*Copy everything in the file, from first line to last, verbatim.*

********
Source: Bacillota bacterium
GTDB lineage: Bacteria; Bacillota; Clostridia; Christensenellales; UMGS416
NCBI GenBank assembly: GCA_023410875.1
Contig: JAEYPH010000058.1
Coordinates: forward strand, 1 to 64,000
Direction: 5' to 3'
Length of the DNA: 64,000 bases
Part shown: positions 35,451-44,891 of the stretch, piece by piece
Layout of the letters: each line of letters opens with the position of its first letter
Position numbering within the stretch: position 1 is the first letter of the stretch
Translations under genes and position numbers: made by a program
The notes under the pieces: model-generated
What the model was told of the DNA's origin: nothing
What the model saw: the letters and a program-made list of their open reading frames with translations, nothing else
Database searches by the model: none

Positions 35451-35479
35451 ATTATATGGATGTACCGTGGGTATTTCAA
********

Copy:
Source: Bacillota bacterium
GTDB lineage: Bacteria; Bacillota; Clostridia; Christensenellales; UMGS416
NCBI GenBank assembly: GCA_023410875.1
Contig: JAEYPH010000058.1
Coordinates: forward strand, 1 to 64,000
Direction: 5' to 3'
Length of the DNA: 64,000 bases
Part shown: positions 35,451-44,891 of the stretch, piece by piece
Layout of the letters: each line of letters opens with the position of its first letter
Position numbering within the stretch: position 1 is the first letter of the stretch
Translations under genes and position numbers: made by a program
The notes under the pieces: model-generated
What the model was told of the DNA's origin: nothing
What the model saw: the letters and a program-made list of their open reading frames with translations, nothing else
Database searches by the model: none

Positions 35451-35479
35451 ATTATATGGATGTACCGTGGGTATTTCAA